1. Island hop on your own private yacht (it’s affordable!)
The Whitsunday Islands offer some of the world’s finest sailing, with mostly perfect winds, calm seas, beautiful scenery and 74 islands to hop through (69 of which are uninhabited). It’s called bareboating: hiring a boat, stocking it with provisions and friends and sailing off into the sunset. Even if you have no sailing experience, companies such as Cumberland Charter Yachts will give you a yacht and a safety briefing and then set you free, with the requirement that you respond to their twice-daily radio schedule to say where you are and where you’re going. Leave from the coastal town of Airlie Beach or have your vessel delivered to Hamilton or Hayman Island. Prices start at AUD$365 a night for a six-person yacht.
2. Ride a luxury train across the continent
Named after the Afghan camel drivers that used to roam Australia’s centre, this unforgettable train journey takes in 2979 kilometres (1851 miles) of tropics, the mountains of the Flinders Ranges, scorched desert, Katherine Gorge and the Red Centre. From AUD$3349 per person, The Ghan takes three days to cross the continent, from Darwin to Adelaide or vice versa, including fascinating whistlestop tours in Katherine and Alice Springs.
3. Enter another world at the Pinnacles
On the Turquoise Coast of Western Australia, 250 kilometres (155 miles) north of Perth, you will find the Pinnacles Desert, where hundreds of ancient limestone pillars look like extraterrestrial tombstones. The park is fringed by secluded white beaches, wildflowers, unique fauna and excellent fishing. Stay in the nearby fishing village of Cervantes.
4. Take a foodie road trip around Tasmania
Start with a breakfast of fresh doughnuts and bagels at the Farm Gate Market in Hobart then spend five days feasting through Tasmania. There is lots of local produce to sample in a scenic road trip that makes for easy driving, with rarely more than an hour’s drive between gourmet towns and stores. Eat apples at Willie Smith’s Apple Shed, a ciderhouse turned museum in the Huon Valley’s apple groves; just-shucked Tassie oysters at Bangor Wine & Oyster Shed in Port Arthur; Belgian-style chocolates at the House of Anvers near Latrobe; and the triple cream brie or chilli camembert from Wicked Cheese in historic Richmond. Tasmania is famous for its cool climate wines, and the Tamar Valley, running north from Launceston, is Tasmania’s premier wine region. Don’t miss the Pinot Noir, Tasmania’s signature wine variety, from the state’s oldest vineyard at Providence.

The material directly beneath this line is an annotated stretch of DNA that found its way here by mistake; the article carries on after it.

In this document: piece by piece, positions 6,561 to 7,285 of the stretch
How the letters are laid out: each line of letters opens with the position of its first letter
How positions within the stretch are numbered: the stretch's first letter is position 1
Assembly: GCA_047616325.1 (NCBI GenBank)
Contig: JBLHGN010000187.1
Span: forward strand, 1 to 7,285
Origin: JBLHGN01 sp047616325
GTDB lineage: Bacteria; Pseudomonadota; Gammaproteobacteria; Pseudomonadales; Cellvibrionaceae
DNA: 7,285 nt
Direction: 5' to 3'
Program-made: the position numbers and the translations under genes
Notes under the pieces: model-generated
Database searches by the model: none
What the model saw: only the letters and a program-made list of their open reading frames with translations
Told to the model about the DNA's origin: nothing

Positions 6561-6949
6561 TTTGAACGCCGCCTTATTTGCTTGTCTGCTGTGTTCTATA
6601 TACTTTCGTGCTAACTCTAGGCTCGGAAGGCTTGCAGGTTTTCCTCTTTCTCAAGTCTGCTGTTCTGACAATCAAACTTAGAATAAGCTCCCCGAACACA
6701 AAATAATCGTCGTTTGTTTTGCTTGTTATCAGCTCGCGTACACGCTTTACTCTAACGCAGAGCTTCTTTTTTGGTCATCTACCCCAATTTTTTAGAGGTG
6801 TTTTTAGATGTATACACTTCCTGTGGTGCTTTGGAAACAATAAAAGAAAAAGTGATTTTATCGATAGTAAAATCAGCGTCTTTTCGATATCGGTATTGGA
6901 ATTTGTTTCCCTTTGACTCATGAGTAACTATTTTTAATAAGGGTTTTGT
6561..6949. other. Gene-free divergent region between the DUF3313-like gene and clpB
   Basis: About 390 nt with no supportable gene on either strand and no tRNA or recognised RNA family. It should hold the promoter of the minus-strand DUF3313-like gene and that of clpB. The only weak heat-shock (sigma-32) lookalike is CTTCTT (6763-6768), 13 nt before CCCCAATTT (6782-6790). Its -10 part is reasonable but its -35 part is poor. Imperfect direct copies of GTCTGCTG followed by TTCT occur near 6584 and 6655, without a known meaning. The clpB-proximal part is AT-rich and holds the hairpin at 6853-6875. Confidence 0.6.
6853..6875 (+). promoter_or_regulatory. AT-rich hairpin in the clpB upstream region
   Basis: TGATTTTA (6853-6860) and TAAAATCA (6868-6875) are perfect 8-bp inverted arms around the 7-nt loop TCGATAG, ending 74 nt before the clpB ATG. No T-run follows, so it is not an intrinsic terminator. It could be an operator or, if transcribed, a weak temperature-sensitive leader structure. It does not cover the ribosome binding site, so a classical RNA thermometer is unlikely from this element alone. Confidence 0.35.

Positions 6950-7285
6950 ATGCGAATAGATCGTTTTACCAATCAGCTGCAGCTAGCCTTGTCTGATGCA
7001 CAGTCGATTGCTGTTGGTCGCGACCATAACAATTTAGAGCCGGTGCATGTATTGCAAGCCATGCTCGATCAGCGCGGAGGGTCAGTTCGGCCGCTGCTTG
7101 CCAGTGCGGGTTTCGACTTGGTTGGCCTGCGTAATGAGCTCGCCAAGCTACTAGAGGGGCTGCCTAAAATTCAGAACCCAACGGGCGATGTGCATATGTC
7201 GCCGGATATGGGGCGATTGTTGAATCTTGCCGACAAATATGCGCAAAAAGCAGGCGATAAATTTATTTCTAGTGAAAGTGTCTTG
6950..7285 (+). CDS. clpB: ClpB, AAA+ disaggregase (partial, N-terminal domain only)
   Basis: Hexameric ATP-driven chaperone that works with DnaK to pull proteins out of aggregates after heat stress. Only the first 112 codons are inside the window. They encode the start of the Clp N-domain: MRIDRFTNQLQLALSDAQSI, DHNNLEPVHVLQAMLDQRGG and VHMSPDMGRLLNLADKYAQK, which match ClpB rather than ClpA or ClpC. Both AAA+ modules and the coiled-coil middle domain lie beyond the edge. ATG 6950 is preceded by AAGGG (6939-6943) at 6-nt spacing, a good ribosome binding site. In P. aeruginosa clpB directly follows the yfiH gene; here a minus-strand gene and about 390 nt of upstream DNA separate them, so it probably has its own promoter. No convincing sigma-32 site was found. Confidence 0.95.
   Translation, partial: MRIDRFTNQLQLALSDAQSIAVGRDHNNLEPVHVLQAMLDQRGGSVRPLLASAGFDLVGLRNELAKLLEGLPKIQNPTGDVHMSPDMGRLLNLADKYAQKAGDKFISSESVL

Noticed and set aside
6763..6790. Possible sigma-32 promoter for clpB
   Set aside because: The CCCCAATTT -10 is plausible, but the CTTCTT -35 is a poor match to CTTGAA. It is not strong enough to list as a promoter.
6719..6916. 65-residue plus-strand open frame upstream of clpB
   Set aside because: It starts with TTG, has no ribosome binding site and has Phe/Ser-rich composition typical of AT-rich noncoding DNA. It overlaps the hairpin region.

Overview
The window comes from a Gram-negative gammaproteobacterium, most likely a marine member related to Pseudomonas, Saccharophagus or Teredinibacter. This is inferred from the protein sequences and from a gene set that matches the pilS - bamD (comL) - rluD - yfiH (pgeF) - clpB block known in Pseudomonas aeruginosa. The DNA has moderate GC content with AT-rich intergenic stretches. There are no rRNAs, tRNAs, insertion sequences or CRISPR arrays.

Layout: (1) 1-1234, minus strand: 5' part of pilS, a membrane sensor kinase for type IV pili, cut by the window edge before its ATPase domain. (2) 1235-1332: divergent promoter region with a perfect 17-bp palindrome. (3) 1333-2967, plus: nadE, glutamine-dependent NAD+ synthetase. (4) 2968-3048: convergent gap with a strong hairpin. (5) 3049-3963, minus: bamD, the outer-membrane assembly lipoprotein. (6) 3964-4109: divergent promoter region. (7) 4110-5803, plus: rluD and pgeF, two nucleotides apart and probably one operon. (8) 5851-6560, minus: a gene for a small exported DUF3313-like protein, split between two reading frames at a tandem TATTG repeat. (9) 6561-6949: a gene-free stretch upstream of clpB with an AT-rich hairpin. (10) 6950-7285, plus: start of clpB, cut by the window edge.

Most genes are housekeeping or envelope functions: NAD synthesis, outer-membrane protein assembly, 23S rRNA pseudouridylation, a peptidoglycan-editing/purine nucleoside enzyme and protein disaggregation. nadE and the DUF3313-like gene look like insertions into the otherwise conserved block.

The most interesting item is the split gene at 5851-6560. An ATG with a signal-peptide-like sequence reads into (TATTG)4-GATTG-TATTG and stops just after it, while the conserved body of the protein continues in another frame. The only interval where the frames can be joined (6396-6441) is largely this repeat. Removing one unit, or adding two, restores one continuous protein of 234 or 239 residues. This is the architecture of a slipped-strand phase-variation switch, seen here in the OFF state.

5. See the Sydney Harbour new year’s eve fireworks
One of the first places in the world to welcome the new year, Sydney Harbour puts on a spectacular show. The fireworks at 9pm and midnight on New Year’s Eve are not to be missed, with pyrotechnics from the Sydney Harbour Bridge to the Opera House, and light shows and more fireworks from barges on the harbour. There are vantage points to suit every budget. Plant a picnic rug at one of the many parks around Sydney’s foreshore, jump on a ferry or boat cruise to view from the water, book into a waterside hotel room or attend one of the many ticketed events such as the parties on Fort Denison and Shark islands or the family celebrations at Taronga Zoo Sydney and Darling Harbour.
6. Cruise the Kimberley
One of the best ways to see the Kimberley – one of the last true wilderness areas on earth – is by cruise ship, and there are lots of options. You’ll get up close to the rocky shores, secluded beaches, ochre coloured gorges, lush waterfalls, and complex river systems.
7. Ride the roller-coasters and water slides on the Gold Coast
For fun, not much beats the Gold Coast’s theme parks, offering huge thrilling rides, water slides and wildlife. You can bundle Dreamworld with WhiteWater World next door, or buy a combination pass for Sea World, Warner Bros Movie World and Wet’n’Wild. The ”big five” fun parks are between The Spit and Coomera, north of Surfers Paradise, where there is plenty of accommodation by the Gold Coast beaches.
8. Dine under the stars at Uluru
In this unforgettable, intimate dining experience overlooking Uluru and the distant domes of Kata Tjuta, you’ll watch the sun set to the sound of a didgeridoo, sit on top of a dune to savour a degustation feast under the many stars (while learning all about them), then listen to Dreamtime stories by the campfire. Tali Wiru (“beautiful dune” in the local Anangu language) operates four times a week from April to mid-October, with hotel transfers from Ayers Rock Resort an hour before sunset. There are no more than 20 guests at any one time, and it costs AUD$325 per person.
9. Enjoy a gourmet feast by the beach in Margaret River
The annual Margaret River Gourmet Escape (held each November) is one of Australia’s largest food and wine festivals, celebrating the delights of Western Australia with delicious food and wine, pop-up events, cooking classes and celebrity chefs. The Margaret River region has wineries, restaurants and beautiful beaches to explore. From Perth, hire a car to drive three hours south to Margaret River or fly to Busselton, a town 50 kilometres (31 miles) north of Margaret River.
10. Dive with great white sharks in Port Lincoln
Being underwater with a great white shark (even if you are in a strengthened aluminium cage) is an adventure to tell your friends about. Calypso Star Charters and Adventure Bay Charters run one day great white shark tours to Neptune Island, 70 kilometres (43 miles) off Port Lincoln, a 50 minute flight from Adelaide. No scuba experience is necessary (air is fed into the cage via a hose). You can also swim with the gentle but giant whale sharks on Ningaloo Reef in Western Australia between March and August.